When I write, I never think of the reader. But last week, late at night, I was reading a story by Jorge Luis Borges at a table in a bar when a man of my age came over to me with an air of hostility:
"I am a reader and I came to settle accounts with you."
I was going to ask something, but he continued in a harsh tone:
"For two reasons: the first is that you excluded me from your romance novel. The second is the more serious one. You killed my father in that same romance novel."
I shut the Argentinean writer's book and looked fearfully at this intruder who spoke with the disposition of an enemy. I don't know how, but a voice emerged from within me:
You were excluded? I killed your father?
"Exactly. Your romance is a slanderous story, a tremendous lie. I'm the third brother you ignored in a vile way. And besides that, my father is still alive. My father . . . it's absurd what you did to him."
I looked out at the deserted street, trying to understand if it was true what I just heard. It was drizzling. Nobody was on the sidewalk. The waiter had vanished. A cold breeze blew through the open door. I was going to take a sip of cognac, but my hands shook and I thought it prudent not to reveal my fear. I got up calmly without looking at the man. I noticed that we were alone; at nearly the same time I noticed he was stronger than I was. For a moment, I thought our exchange, after the accusations, would reach an end. A drunk let out a scream somewhere along the block, and the sound broke the silence and relieved the tension a little. Suddenly the man put his right hand into the pocket of his jacket and opened his other hand in the gesture of a magician. It struck me as pathetic. I saw a rusted razor blade in his open hand and heard him pronounce in a serious voice:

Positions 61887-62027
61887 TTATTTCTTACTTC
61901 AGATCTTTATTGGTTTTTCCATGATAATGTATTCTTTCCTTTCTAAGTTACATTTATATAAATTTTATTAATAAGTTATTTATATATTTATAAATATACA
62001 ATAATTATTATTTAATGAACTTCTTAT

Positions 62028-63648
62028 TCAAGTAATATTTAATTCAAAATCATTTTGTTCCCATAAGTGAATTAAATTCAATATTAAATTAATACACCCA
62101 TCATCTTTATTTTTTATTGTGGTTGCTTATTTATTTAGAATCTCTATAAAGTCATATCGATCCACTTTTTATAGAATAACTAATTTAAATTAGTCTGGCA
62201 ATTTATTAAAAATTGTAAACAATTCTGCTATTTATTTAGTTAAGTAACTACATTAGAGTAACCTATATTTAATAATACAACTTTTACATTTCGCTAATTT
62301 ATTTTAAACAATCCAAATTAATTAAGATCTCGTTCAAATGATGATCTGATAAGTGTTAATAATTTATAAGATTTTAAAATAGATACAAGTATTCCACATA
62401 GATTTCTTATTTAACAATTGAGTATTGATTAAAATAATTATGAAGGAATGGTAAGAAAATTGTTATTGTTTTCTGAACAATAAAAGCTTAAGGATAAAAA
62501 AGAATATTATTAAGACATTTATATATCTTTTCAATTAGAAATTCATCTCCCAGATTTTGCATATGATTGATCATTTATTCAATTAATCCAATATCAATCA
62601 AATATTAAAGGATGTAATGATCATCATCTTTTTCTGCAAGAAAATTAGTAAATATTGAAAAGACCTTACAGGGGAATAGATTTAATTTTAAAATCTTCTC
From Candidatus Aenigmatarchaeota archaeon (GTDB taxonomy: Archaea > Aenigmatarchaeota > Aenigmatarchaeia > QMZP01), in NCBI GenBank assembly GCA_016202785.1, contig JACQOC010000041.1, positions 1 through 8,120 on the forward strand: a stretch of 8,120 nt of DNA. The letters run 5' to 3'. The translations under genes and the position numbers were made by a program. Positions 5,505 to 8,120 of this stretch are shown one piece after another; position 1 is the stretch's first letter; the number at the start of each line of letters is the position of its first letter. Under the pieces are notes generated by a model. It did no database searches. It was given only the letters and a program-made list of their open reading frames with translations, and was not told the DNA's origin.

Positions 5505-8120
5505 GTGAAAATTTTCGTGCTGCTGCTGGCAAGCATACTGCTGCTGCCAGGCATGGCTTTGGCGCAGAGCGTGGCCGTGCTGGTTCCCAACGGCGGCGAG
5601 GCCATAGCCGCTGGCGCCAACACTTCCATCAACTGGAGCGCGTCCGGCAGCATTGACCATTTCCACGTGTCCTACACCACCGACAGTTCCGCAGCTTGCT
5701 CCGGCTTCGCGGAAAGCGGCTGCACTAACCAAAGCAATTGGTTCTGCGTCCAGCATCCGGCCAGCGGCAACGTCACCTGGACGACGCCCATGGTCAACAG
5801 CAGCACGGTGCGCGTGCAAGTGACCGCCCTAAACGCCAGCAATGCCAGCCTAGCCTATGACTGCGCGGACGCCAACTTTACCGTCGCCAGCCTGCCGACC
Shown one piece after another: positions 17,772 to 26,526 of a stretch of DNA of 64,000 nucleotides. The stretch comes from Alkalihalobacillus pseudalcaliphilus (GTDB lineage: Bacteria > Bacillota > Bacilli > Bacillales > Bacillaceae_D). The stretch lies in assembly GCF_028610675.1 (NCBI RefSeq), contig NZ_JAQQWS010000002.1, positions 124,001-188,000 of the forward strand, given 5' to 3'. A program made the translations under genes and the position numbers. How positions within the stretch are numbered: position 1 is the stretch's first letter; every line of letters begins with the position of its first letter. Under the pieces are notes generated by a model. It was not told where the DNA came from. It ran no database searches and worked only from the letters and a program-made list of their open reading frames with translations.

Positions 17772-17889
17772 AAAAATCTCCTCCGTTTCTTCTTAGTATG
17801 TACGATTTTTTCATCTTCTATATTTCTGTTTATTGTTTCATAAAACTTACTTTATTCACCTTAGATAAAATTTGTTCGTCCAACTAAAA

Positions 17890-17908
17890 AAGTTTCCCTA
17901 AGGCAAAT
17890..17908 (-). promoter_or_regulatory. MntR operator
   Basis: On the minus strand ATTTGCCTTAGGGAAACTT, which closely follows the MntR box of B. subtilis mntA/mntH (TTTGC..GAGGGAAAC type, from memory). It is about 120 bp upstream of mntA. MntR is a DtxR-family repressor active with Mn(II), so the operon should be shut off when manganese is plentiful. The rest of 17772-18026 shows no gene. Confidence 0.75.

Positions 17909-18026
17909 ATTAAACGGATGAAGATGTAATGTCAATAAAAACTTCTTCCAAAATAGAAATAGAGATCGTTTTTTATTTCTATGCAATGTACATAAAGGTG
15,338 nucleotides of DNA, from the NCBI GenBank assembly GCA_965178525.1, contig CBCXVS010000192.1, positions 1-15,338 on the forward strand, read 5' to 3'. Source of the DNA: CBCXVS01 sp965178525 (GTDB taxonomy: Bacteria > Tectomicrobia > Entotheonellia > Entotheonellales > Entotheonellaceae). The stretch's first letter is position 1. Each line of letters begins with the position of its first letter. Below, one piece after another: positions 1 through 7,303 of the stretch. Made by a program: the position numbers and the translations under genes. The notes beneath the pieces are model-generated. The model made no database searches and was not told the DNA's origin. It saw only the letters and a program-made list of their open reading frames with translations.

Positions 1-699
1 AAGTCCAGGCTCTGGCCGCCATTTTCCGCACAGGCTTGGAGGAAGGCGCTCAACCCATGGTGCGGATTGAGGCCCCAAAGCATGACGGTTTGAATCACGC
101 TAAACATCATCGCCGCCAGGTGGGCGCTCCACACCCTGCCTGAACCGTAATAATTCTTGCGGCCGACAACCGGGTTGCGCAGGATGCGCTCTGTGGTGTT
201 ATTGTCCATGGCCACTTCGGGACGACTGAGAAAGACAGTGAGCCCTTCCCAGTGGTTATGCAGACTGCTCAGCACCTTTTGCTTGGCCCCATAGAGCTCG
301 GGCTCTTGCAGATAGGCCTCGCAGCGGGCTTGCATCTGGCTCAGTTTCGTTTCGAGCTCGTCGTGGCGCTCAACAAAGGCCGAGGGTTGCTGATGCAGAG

"For a liar and coward like yourself, there is no exit."
Frightened, I softly murmured: There is one.
He closed his hand, looked furtively at the door and asked with contempt:
To write another book, to include the third brother in the plot and resuscitate his father.
And that's what I did, writing like a maniac as the sun rose, drinking and writing almost without breathing until dawn, when at last I freed myself from the nightmare.
Translation of "Leitor intruso na noite." Copyright Milton Hatoum. By arrangement with the author. Translation copyright 2007 by Idra Novey. All rights reserved.